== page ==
RESPONSE TO 2/20 SOUTHWEST JOURNAL ARTICLE
The following is a letter-to-the-editor responding to the article by Nick Halter in the February 20 issue of the Southwest Journal about employee criticisms of the Park Board. The letter has been posted on the Southwest Journal’s online edition.
As a co-founder of Park Watch, I read with interest the February 20 article about employee criticisms of the Park Board. Yes, we have also been aware of MPRB employee dissatisfaction; but, as quoted in Superintendent Miller’s memo to employees, “many of the deficiencies and issues noted are not new but have been present for years.”
In the years prior to Superintendent Miller’s arrival, there were many stories about long time employees who mysteriously disappeared from their positions at the Park Board. There is the one story about an employee who simply went in on a weekend, emptied his/her desk and resigned.
The current administration inherited a dysfunctional organization that was known for its tactics of intimidation and retaliation. As for Commissioner Bob Fine’s comment that Superintendent Miller’s memo “unfairly places the blame on former Superintendent Jon Gurban,” I refer readers to a City Pages article entitled “Angry Management” that was extremely critical of the former superintendent. The March 3, 2010 article can be found on the Park Watch website at https://mplsparkwatch.org/node/1078 . This is the first paragraph of the article:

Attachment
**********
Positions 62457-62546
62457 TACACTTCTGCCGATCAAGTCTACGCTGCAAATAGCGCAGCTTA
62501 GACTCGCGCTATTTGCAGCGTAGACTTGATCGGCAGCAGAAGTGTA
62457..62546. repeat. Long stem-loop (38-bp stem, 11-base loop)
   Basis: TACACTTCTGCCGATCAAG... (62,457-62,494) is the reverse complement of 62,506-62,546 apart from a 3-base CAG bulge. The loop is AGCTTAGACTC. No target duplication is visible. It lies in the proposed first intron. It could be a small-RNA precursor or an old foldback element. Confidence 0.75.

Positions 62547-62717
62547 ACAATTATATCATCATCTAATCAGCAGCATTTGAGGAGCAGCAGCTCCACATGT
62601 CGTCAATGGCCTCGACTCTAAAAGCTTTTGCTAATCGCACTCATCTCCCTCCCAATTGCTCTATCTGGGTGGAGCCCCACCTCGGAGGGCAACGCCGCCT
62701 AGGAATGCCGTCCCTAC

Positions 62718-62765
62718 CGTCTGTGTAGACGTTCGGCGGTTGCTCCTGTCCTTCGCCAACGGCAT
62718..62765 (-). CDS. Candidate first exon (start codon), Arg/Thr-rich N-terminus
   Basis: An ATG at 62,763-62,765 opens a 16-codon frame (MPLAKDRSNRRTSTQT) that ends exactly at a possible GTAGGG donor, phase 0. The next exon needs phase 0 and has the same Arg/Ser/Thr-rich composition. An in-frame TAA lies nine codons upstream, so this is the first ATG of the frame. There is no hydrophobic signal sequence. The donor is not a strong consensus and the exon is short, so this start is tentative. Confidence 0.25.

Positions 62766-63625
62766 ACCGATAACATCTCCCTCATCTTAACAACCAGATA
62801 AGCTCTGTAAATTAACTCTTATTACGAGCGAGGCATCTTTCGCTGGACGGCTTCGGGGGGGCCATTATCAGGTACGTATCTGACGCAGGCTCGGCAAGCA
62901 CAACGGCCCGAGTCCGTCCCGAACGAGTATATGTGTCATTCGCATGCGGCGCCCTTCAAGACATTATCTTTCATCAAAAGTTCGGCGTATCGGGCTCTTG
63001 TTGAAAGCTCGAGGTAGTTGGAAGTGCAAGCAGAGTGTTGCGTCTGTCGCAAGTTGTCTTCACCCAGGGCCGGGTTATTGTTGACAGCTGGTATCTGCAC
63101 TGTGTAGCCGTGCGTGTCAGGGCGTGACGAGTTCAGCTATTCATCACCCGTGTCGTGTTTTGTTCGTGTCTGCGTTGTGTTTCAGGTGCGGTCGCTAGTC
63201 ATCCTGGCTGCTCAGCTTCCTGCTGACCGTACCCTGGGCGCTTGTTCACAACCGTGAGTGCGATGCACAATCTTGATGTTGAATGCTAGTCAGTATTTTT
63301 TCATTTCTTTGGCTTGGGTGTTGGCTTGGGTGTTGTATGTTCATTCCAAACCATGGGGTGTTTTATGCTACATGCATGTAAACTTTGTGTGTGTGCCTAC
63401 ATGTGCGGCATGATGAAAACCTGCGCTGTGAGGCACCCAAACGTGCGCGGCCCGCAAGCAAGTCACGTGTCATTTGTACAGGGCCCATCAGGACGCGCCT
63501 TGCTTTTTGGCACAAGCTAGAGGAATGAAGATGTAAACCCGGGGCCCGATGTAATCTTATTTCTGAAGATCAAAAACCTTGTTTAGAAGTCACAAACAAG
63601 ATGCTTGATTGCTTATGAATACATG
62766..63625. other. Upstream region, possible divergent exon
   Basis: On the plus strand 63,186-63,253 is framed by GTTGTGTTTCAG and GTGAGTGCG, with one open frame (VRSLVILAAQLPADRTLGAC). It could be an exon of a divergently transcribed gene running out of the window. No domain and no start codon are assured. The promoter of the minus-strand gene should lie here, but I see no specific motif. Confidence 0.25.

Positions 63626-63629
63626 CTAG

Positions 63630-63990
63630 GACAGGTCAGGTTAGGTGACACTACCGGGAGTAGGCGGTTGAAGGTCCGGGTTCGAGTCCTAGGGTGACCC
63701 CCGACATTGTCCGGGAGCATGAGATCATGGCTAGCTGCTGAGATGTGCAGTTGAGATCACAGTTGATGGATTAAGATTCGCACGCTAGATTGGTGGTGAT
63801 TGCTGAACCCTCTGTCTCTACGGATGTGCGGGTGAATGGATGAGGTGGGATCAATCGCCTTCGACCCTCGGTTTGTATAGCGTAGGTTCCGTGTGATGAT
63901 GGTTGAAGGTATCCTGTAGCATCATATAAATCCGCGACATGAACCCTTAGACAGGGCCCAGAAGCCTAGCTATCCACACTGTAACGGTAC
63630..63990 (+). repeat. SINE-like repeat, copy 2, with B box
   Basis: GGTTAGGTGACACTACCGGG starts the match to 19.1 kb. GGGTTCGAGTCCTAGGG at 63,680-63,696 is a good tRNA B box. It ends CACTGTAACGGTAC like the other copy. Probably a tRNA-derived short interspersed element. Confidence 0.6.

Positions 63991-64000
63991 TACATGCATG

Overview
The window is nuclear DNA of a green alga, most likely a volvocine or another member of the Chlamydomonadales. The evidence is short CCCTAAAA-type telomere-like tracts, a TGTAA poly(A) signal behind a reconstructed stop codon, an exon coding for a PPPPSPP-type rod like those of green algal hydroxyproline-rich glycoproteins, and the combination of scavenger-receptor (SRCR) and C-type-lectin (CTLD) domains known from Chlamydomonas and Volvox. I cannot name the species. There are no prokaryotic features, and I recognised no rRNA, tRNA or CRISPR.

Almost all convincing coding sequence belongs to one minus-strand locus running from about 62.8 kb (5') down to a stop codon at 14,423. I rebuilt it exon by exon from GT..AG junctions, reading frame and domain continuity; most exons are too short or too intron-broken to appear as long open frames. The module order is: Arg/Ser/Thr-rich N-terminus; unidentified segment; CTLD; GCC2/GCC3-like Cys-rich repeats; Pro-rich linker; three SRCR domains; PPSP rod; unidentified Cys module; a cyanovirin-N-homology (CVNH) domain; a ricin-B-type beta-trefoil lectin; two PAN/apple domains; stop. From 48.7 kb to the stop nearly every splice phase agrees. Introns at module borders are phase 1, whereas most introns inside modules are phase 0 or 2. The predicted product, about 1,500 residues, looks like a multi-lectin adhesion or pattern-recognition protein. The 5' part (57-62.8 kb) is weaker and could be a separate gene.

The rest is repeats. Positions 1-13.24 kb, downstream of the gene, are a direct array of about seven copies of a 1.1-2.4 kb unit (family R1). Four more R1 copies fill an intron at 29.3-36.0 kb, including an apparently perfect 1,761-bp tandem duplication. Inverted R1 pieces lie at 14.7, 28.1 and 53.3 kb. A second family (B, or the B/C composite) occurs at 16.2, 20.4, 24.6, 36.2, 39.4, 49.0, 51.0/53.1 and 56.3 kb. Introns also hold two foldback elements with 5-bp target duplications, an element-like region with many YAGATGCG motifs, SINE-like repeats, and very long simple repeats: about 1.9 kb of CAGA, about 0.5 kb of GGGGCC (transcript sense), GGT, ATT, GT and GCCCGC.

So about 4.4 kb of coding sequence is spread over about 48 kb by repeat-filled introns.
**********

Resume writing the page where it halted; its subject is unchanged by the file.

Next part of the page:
“When the Minneapolis Park and Recreation Board voted last month not to rehire its top employee, park superintendent Jon Gurban, it marked the beginning of the end for one of the city’s most controversial public officials. For six years, Gurban has kept the park board in near-constant tumult, drawing fire from critics for an inexplicable inability to work with the public and a hair-trigger temper that has made him the first target of anyone hoping to see change in the park board.”
Radical change does not happen overnight; we have observed recent staff hirings that indicate Superintendent Miller is serious about her role in transforming the Park Board.
We believe that her contracting with a consulting firm to conduct an organizational analysis of the MPRB demonstrates her intention to foster positive changes within the Park Board and the community it serves by implementing a proactive strategy to address and resolve long-standing problems.
Co-founder of Park Watch